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steb centers (Read 675 times)
 
Brad Barnhart
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steb centers
May 17th, 2017 at 7:41am
 
good morning! I've been kickin' around the thoughts of steb centers. Being fairly new to the turning world, I'm wonderin' if the investment would be worth it. I have done some research in my limited time available, but the concensus seems to go both ways. I haven't really got into any serious turning yet because of to many other projects going, but is the steb designed for a given type of turning? Does it slip under pressure? What are they designed for? I'm not to interested in bowl turning at this point, but I've got projects in the works that are going to be hollow form types. Hope this "question" makes sense. Thank you in advance for any info & advice. Brad.
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Re: steb centers
Reply #1 - May 17th, 2017 at 8:16am
 
Brad,

Steb is the name of the inventor of the center bearing the name.  Sorby licensed the patent and sells drive and live centers by that name.   There are similar knockoffs on the market.  Last I looked, the knock offs are not the same diameter as those sold by Sorby.

I have used the 1/2 inch Sorby Steb brand centers for many years for small to moderate sized spindles.  These are a form of "safety centers" that will spin with a serious catch.  In teaching kids to turn, they help reduce some risk and build skew confidence.  I like the small size for preparing spindles for small projects using irregular wood.

I have tried a couple of knockoff versions.  They are larger, but find I come back to the Sorby version.

These are not an essential tool.  But I find them handy for spindles up to 1 1/2 inch or so.  Really small stuff like knitting needles they apply too much compression.  Bigger than 2 inch is too much for the small sized one I have and I use a large drive center and live center

As usual, the answer depends on what you are doing.   

Safety centers are a good approach, and can come in several forms. 
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Re: steb centers
Reply #2 - May 17th, 2017 at 8:54am
 
Brad Barnhart wrote on May 17th, 2017 at 7:41am:
is the steb designed for a given type of turning? Does it slip under pressure? What are they designed for?

Yes
Yes
spindles

Like Ken mentioned, Steb has sort of become the generic name for this type of tool. They are primarily designed for spindle turning. The multi-tooth design is to engage the wood at multiple points (more surface area, points of contact) making it more secure. While at the same time not splitting the spindle if there is a catch but operating like a clutch slip. If/when a slip does occur, the center can simply be re-seated, with no significant damage done to the spindle, other than a small circle where the teeth were engaged.
Once I started using a steb "style" center I don't use the standard 4 prong drive center anymore (hardly ever).
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Re: steb centers
Reply #3 - May 17th, 2017 at 2:22pm
 
Brad Barnhart wrote on May 17th, 2017 at 7:41am:
Does it slip under pressure? What are they designed for? I'm not to interested in bowl turning at this point, but I've got projects in the works that are going to be hollow form types


Just my experiences.  They can/do slip with a catch.  What I use mine for is small dry spindles under 2" diameter and small dry face work under about 7".  For the face work I mean like a small platter, saucer, or other thin item where you may have a limited about of wood to be removed; this could also include small winged bowls (Clewes style).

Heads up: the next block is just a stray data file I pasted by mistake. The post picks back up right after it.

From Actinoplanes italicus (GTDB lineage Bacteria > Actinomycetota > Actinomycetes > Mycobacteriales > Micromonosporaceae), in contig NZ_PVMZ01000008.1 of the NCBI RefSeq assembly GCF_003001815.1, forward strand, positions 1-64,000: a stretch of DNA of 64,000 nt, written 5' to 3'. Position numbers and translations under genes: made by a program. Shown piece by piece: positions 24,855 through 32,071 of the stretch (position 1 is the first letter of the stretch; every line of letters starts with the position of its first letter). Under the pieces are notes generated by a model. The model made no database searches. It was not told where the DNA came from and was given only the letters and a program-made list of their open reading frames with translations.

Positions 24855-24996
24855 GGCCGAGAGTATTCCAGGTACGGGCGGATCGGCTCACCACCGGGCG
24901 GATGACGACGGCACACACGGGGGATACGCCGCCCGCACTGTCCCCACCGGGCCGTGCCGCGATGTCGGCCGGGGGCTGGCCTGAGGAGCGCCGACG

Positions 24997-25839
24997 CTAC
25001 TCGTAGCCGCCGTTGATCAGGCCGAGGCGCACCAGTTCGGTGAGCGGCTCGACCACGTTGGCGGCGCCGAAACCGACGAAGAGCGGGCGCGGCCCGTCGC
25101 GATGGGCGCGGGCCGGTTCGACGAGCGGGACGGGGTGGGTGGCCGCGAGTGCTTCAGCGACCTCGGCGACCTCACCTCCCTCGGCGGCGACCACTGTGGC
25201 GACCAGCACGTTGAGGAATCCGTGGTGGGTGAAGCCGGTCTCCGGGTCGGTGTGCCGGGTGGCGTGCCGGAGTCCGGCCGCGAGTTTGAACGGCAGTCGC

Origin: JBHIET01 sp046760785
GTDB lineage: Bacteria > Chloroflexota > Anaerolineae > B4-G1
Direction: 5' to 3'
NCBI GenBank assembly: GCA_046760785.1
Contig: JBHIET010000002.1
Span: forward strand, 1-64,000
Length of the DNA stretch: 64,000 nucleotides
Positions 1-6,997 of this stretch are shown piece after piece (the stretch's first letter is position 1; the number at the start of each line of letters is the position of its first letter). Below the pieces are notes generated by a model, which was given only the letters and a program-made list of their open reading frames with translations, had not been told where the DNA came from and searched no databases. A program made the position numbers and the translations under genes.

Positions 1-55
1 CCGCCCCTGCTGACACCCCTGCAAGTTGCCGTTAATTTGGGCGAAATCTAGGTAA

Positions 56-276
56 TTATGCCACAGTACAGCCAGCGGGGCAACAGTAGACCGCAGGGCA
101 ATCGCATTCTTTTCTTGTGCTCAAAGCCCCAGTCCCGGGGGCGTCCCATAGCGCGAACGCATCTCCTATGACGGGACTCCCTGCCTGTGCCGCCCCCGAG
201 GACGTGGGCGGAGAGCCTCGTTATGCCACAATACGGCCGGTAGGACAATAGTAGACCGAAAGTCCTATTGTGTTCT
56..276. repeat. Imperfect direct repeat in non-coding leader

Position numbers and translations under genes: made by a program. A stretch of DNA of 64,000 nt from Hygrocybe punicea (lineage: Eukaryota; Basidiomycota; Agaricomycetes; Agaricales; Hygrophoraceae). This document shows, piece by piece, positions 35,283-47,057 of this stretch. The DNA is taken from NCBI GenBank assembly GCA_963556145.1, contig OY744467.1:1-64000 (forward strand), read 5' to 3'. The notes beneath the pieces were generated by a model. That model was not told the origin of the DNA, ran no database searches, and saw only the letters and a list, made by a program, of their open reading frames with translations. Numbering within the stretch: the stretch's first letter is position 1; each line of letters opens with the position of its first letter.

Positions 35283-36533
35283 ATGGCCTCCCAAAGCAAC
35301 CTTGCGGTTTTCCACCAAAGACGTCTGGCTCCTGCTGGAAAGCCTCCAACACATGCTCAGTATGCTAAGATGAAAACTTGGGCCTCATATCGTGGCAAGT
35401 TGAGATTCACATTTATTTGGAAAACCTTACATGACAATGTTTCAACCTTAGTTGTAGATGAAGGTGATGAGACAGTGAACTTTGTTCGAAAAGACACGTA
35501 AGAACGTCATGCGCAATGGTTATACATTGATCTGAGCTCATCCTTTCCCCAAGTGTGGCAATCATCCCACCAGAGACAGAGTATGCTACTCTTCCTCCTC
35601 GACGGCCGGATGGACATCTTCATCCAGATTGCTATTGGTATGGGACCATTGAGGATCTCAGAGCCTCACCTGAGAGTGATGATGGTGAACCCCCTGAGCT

I can't see where they would be any/much use with hollow forms that a 4 spur will not handle just as well or better.

For most spindles you can use your 4 prong but the steb really comes in handy where a spur would be hard to seat such as on a platter.
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Brad Barnhart
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Re: steb centers
Reply #4 - May 17th, 2017 at 7:49pm
 
Thank you for your input. That pretty well satisfies my curiosity. I'm thinkin' I'll just stick with my four prong that came with the lathe, & put the $$$ towards a chuck. I just have a faceplate at the moment. Thank you again..brad.
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« Last Edit: May 17th, 2017 at 7:53pm by Brad Barnhart »  

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Re: steb centers
Reply #5 - May 18th, 2017 at 8:36am
 
Mike Mills wrote on May 17th, 2017 at 2:22pm:
They can/do slip with a catch.

That's the point, they are supposed to slip. No damage to the wood (splitting) or the turner.

Brad Barnhart wrote on May 17th, 2017 at 7:49pm:
I'll just stick with my four prong that came with the lathe, & put the $$$ towards a chuck

I understand putting the cash towards a chuck but I will mention that the Sorby brand centers cost 3 times as much as a comparable Woodcraft brand. (and that's on sale)


A little off topic
It may just be me but why would you use a drive center of any kind on faceplate work?
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Brad Barnhart
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Re: steb centers
Reply #6 - May 20th, 2017 at 1:22am
 
i don't. I just mentioned the fact that I have a faceplate for now, & instead putting money towards the steb, I would keep saving for a chuck. my apologies for offending you, Ed. I don't use the faceplate, either. I haven't gotten deep enough into the "vortex" yet to learn all the vocabulary yet, nor done enough turning to even consider myself a turner. Most of what I have done to this point I've learned on my own, & figure things out by reading & research. Less the humiliation of asking questions about the things I've never used or been around. I just had the crazy idea I might get some information here from you turners that do know. From here on, I'll be more cautious of how I word my posts. Thank you for your time, & allowing me to be on this site. brad.
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Re: steb centers
Reply #7 - May 20th, 2017 at 11:51am
 
Brad, Nothing wrong with your posts at all. Just ask - and you will receive. Throw caution (about posting) to the wind. No such thing as a dumb question - the questioner is usually answered by a smart and experienced questionee (maybe the other way around  Shocked ).  I'm dumber than a blade of grass, but I still get answers to my stupid questions! I think some of the answers are dumber than I am though (!) Not.
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Ed Weber
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Re: steb centers